My take-away from weeks of World Cup hysteria is that futball is 1) truly the people’s sport and 2) that the organizations that purport to administer nonprofessional sports (The Olympic Committee, FICA, NCAA,International Cycling Union) are frequently reported to be corrupt or negligent in their oversight of their purviews ( read Dave Zirin or Franklin Foer for more on this). This can not be said about professional sports— as their obvious mandate to see the wheels of commerce (aka the profit motive) kept churning, obviates concerns about venality and criminality.
Geopolitically, it is an interesting turn that the nations most disliked on their respective continents (Germany and Argentina)are finalists for the World Cup. Any way, the annual Major League Baseball spectacle, The All-Star Game, is upon us. I see it as a pretty useless interlude in the long season (well, there is all that revenue generated) excepting that the winner is awarded home field advantage in the US National Tournament Championship (aka The World Series). And players have a few days of rest and who-knows-what.
Earlier this season I published an annotated array of new baseball books. As you will discover from what follows, there is an abundance of new books limning the century and a half of baseball’s history
When Baseball Went White: Reconstruction, Reconciliation, and Dreams of a National Pastime by Ryan A. Swanson (University of Nebraska Press)
University of New Mexico mentor Ryan Swanson did some fruitful research to tell the story of the few moments that baseball was bi-racial and its subsequent descent into its post Civil War racist iteration. Not surprisingly, segregating baseball was mostly about the money. Swanson spotlights three cities—Philadelphia, Washington DC and Richmond— metropolises with large black populations, to exhibit the implementation of Jim Crow in baseball.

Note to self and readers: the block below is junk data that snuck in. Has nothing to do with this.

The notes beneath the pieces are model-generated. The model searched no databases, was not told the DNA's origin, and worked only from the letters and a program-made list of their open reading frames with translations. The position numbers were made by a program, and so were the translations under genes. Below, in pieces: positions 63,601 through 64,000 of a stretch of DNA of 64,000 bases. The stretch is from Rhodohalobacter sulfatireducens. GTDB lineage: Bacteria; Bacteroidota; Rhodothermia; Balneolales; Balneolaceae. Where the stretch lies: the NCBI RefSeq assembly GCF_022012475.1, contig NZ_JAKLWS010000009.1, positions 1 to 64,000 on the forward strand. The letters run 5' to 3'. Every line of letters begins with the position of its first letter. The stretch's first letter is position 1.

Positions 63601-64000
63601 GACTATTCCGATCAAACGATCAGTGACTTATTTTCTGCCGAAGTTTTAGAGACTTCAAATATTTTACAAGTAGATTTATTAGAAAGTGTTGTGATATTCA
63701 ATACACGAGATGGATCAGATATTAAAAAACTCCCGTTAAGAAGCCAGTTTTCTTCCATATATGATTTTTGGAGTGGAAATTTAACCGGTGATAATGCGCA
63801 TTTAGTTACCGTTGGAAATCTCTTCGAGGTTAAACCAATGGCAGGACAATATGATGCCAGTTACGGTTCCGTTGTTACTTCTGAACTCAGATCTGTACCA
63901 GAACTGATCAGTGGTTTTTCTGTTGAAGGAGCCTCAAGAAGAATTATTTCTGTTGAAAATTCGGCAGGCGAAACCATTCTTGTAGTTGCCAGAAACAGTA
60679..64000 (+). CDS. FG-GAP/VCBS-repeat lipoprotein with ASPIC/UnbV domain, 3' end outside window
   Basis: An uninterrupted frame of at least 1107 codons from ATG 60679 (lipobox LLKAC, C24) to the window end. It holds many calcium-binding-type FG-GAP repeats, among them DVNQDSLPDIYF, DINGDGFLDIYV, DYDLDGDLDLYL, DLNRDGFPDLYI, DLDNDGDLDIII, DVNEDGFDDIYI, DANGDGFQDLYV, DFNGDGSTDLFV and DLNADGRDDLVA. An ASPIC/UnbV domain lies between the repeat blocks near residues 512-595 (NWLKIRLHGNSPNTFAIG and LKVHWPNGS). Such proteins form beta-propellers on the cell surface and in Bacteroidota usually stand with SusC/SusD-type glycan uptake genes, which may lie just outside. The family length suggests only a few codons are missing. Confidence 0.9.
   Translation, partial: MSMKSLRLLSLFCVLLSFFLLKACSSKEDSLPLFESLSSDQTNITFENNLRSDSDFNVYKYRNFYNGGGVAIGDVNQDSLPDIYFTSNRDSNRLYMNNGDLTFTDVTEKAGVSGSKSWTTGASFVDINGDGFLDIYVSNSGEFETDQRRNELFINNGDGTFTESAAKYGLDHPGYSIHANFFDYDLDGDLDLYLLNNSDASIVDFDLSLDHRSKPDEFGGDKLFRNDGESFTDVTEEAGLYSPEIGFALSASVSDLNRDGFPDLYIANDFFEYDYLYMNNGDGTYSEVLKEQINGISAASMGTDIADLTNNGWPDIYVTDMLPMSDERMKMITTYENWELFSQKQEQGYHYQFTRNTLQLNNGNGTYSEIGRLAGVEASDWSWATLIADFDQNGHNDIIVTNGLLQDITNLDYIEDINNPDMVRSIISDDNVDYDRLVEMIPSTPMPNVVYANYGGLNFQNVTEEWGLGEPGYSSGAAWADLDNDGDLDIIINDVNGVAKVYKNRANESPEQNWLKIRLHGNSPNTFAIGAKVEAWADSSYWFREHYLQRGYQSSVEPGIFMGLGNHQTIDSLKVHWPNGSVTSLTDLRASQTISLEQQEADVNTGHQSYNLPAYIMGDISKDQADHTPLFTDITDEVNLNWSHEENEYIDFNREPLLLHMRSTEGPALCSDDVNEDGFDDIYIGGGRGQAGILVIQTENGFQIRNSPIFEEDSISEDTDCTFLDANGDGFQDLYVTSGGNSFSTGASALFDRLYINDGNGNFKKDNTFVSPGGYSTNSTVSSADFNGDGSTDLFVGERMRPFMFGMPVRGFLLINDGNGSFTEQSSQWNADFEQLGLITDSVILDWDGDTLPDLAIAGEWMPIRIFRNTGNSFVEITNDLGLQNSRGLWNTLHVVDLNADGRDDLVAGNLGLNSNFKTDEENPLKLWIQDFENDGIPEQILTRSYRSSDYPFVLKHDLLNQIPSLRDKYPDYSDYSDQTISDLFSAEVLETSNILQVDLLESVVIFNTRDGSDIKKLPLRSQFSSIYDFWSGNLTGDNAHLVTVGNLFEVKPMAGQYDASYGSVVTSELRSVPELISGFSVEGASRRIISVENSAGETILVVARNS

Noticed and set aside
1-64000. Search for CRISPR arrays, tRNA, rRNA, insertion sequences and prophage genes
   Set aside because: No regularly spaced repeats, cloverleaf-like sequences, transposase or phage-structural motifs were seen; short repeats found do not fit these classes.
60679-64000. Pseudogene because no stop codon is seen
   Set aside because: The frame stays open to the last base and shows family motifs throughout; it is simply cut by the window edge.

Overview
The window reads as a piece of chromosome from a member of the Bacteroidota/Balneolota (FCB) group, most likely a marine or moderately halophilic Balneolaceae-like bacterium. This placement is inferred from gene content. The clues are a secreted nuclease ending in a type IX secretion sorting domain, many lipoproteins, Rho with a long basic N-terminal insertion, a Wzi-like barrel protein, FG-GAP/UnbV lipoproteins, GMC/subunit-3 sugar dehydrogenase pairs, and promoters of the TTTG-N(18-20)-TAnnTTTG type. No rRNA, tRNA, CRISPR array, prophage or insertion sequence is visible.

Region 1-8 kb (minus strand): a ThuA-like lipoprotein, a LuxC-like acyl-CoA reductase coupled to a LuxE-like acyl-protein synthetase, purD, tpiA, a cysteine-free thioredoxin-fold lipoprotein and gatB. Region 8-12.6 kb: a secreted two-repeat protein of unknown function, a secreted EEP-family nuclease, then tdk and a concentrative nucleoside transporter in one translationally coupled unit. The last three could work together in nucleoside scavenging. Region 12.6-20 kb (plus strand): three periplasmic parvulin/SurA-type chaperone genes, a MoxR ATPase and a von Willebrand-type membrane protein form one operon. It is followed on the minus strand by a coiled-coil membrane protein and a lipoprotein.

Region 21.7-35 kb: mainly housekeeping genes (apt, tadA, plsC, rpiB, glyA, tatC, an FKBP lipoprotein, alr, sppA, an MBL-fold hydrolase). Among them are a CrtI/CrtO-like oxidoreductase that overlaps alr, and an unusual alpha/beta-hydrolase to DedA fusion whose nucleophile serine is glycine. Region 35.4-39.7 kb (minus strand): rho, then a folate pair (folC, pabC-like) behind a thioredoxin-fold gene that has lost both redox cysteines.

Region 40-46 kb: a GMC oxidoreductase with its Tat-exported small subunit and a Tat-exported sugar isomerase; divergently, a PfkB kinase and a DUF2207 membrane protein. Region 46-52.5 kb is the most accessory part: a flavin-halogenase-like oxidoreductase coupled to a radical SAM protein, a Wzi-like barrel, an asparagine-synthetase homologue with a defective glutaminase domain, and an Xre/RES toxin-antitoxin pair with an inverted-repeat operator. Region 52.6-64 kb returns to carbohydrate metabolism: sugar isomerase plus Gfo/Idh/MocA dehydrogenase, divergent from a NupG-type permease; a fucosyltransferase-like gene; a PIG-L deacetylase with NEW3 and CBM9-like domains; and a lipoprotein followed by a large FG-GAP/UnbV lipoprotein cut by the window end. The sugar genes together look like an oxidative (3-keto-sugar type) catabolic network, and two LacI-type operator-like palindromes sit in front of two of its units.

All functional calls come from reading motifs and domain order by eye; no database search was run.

Miracle at Fenway: The Inside Story of the Boston Red Sox 2004 Championship Season by Saul Wisnia and Dave Roberts (St Martins)
Career sports writer Saul Wisnia (his web journal is Fenway Reflections) assembles a useful oral history of the now ‘legendary” 2004 Boston Red Sox National tournament champions. Ten years is a sufficiently elapsed period of time to take a look back and enough (for Bosox fans) to revisit and refresh the time when long suffering fans’s dreams came true.
Wild Pitches: Rumblings, Grumblings, and Reflections on the Game I Love Hardcover by Jayson Stark (Triumph Books )
Philly homeboy and Phladelphia Inquirer scribbler turned ESPN talking head Jayson Stark, anthologizes some of his columns on baseball. Here’s fellow Philly sports guy Stan Hochman on Stark’s new opus:
Stark did 21 years of hard time here, covering baseball for the morning paper. Made the move to ESPN, the worldwide leader, in 2000. Digs out nuggets all the time. Uncovers a lot of baubles, bangles and beads. Weird stuff, funny stuff.
The next best thing to watching memorable baseball is reading Stark, writing about memorable baseball. And now they have gathered a sampling of those nuggets in an anthology called “Wild Pitches: Rumblings, Grumblings and Reflections on the Game I Love.”